London Grand Chess Tour Finals Start With Draws
The London Grand Chess Tour resumed on Saturday in Olympiad, Kensington. | Photo: Lennart Ootes/Grand Chess Tour.

London Grand Chess Tour Finals Start With Draws

| 29 | Chess Event Coverage

Both games Hikaru Nakamura vs Maxime Vachier-Lagrave and Fabiano Caruana vs Levon Aronian, in the London Chess Classic finals for first and third place of the Grand Chess Tour, ended in draws on Saturday. The British Knockout Championship saw two draws as well.

After a rest day on Friday, used by the organizers and the St Louis crew to move the boards, pieces, cameras and other equipment to the traditional venue Olympia in Kensington, play resumed on Saturday with the final, the match for third place and the British Knockout.

London Grand Chess Tour

The  traditional view of the playing hall in London: Olympia. | Photo: Lennart Ootes/Grand Chess Tour.

Both Grand Chess Tour games were fairly interesting, but Nakamura vs Vachier-Lagrave was a much longer fight and Black had serious chances there.

Nakamura was ready for a full-blown main line against MVL's trusted Gruenfeld, but the French GM did manage to surprise his opponent relatively early, with the move 10...b6. Naka obviously knew it, but after a few natural moves he couldn't remember his preparation after 15...Qd6.

MVL had played this line against Karjakin in Stavanger this year as well. "I didn't remember I played this position, but I remembered it was very good for Black!" he said.

Vachier-Lagrave London Chess Classic 2018

MVL doing well in his pet 1.d4 opening, the Gruenfeld. | Photo: Lennart Ootes/Grand Chess Tour.

Due to a small miscalculation, Nakamura lost his opening advantage. In fact, his "position got pretty bad in a hurry," as he said himself.

By move 17, "I felt I sort of took over the initiative," said MVL, who ended up in an endgame with an extra pawn on the queenside. Only thanks to active counterplay on the kingside Nakamura managed to hold the draw.

"I just missed a couple of tactics," said Nakamura. "Normally that shouldn't happen, today it did unfortunately but luckily I still drew the game. I'll put it behind me, come back tomorrow and hopefully I'll play better."

Nakamura-Vachier-Lagrave London Chess Classic 2018

The Grand Chess Tour finals and the British Knockout on the same stage. | Photo: Lennart Ootes/Grand Chess Tour.

Like in his first two classical games in London, Levon Aronian got some pressure but couldn't turn it into a tangible advantage. He was a bit better out of the opening, despite the fact that Fabiano Caruana was slightly better prepared.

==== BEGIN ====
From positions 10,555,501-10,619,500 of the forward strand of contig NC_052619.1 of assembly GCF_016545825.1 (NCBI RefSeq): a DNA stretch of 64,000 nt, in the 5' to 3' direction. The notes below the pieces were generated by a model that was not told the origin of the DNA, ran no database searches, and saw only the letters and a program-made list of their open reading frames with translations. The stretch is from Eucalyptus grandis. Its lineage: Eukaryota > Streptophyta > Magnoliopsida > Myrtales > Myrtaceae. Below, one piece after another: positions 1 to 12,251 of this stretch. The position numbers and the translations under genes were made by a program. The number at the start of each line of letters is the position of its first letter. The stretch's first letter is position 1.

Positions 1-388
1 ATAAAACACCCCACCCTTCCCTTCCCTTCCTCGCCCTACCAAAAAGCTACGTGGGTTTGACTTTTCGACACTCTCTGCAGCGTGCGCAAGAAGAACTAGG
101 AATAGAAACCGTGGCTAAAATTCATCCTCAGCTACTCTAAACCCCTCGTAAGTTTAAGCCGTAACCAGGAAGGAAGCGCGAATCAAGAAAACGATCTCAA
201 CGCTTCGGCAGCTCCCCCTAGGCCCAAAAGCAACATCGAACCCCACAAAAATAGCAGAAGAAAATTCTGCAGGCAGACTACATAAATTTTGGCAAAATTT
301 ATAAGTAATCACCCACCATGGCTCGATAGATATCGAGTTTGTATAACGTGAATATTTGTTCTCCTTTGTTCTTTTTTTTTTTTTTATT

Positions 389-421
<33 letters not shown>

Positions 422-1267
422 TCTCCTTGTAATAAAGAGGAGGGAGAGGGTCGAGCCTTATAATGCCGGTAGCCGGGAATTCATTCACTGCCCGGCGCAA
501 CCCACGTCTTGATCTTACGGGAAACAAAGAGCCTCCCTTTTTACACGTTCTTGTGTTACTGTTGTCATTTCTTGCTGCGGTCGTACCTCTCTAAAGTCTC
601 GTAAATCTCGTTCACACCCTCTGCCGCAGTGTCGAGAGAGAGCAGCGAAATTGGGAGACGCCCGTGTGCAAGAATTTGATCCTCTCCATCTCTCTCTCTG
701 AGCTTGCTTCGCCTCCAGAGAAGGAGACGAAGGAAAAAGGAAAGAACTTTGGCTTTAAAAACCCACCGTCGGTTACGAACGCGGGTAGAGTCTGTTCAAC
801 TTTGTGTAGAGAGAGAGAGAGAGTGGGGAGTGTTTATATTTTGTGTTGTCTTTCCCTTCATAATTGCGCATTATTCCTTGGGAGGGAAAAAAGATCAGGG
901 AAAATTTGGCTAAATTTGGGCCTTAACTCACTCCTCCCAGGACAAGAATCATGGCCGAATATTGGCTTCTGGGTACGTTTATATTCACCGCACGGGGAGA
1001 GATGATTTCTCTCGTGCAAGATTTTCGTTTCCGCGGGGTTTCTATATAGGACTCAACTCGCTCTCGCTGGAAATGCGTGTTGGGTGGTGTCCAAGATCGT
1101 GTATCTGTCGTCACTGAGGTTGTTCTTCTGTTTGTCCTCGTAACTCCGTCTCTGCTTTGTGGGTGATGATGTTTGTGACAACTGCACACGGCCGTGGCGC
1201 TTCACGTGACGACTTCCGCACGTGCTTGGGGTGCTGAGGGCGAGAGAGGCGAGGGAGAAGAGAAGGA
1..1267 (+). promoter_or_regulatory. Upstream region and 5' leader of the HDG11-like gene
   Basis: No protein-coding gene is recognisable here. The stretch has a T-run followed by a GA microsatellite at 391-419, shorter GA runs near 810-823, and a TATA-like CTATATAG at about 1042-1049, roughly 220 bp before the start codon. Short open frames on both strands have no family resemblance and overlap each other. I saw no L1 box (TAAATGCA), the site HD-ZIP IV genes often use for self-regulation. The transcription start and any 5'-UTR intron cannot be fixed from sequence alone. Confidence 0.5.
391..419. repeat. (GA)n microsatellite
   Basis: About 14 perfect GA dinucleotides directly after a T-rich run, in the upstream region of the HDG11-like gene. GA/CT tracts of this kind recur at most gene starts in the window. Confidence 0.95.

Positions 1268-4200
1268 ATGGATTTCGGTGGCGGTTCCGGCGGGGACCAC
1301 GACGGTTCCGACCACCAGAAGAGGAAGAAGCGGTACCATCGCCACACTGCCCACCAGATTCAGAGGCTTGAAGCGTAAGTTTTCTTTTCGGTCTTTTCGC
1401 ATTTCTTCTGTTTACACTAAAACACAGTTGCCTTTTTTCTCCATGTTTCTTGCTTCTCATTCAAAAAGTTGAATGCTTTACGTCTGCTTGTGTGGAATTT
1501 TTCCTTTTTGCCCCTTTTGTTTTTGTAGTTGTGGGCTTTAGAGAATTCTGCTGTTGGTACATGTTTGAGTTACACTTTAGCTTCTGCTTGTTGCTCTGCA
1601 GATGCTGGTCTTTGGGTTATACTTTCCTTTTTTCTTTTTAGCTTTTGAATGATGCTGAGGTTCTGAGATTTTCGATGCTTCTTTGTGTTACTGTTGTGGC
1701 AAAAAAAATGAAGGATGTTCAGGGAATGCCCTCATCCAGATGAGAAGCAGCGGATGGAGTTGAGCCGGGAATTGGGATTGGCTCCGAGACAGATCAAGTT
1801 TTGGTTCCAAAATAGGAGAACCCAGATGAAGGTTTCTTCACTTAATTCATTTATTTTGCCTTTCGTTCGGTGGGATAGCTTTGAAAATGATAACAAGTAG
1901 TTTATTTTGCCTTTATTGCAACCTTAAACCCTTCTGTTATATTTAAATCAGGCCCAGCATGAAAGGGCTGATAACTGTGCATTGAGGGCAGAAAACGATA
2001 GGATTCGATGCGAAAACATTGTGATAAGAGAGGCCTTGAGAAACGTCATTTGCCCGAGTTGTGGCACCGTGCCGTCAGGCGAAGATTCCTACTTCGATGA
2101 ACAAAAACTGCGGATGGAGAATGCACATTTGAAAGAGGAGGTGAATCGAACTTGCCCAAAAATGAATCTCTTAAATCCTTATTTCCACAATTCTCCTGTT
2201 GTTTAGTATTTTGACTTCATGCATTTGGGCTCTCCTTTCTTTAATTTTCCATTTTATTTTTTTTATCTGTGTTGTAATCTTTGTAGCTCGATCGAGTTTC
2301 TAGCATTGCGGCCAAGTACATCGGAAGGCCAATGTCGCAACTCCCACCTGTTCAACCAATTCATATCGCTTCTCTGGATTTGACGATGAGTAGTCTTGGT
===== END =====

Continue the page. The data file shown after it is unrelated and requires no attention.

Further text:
Aronian mentioned that he wasn't sure about his 10th move, even though Caruana had played that position before, against Karjakin last year!

Levon Aronian glasses London Chess Classic 2018

A slight memory lapse in preparation for Aronian, but it didn't matter much this time. | Photo: Lennart Ootes/Grand Chess Tour.

How it went, Aronian got more than enough compensation for a pawn. Caruana decided to play it safe, give back the pawn and allow a perpetual.

"I felt it was a decent game because I didn't really remember what I had prepared," said Aronian. "It's good to come out of it on top."

Caruana-Aronian London Chess Classic 2018

A short but interesting draw in Caruana-Aronian. | Photo: Lennart Ootes/Grand Chess Tour.

British Knockout

The final of the British Knockout championship between Luke McShane and Gawain Jones started with a fairly balanced draw. Whereas he used to play sharper openings such as the Dragon (about which he wrote a two-volume book as well!) Jones has built up a solid repertoire based on what the "big guys" play: the Italian. He seemed always comfortable in that first game.

Gawain Jones British Knockout 2018

Gawain Jones has been solid as a rock in London so far. | Photo: Lennart Ootes/Grand Chess Tour.

In the match for third place, Michael Adams once again got good chances, but failed to convert an endgame an exchange up vs David Howell. It looks like Adams missed very good winning chances on the infamous 40th move.

Michael Adams British Knockout 2018

Michael Adams has had trouble converting promising positions this week. | Photo: Lennart Ootes/Grand Chess Tour.

The London Chess Classic takes place December 11-17 in London, with a rest day on December 14. You can follow the games, starting from 2 p.m. local time (9 a.m. Eastern, 6 a.m. Pacific), at our new page with commentary by GMs Yasser Seirawan, Cristian Chirila, Alejandro Ramirez and WGM Jennifer Shahade.

Here you can replay the show from day four.

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Peter Doggers

Peter Doggers joined a chess club a month before turning 15 and still plays for it. He used to be an active tournament player and holds two IM norms.

Peter has a Master of Arts degree in Dutch Language & Literature. He briefly worked at New in Chess, then as a Dutch teacher and then in a project for improving safety and security in Amsterdam schools.

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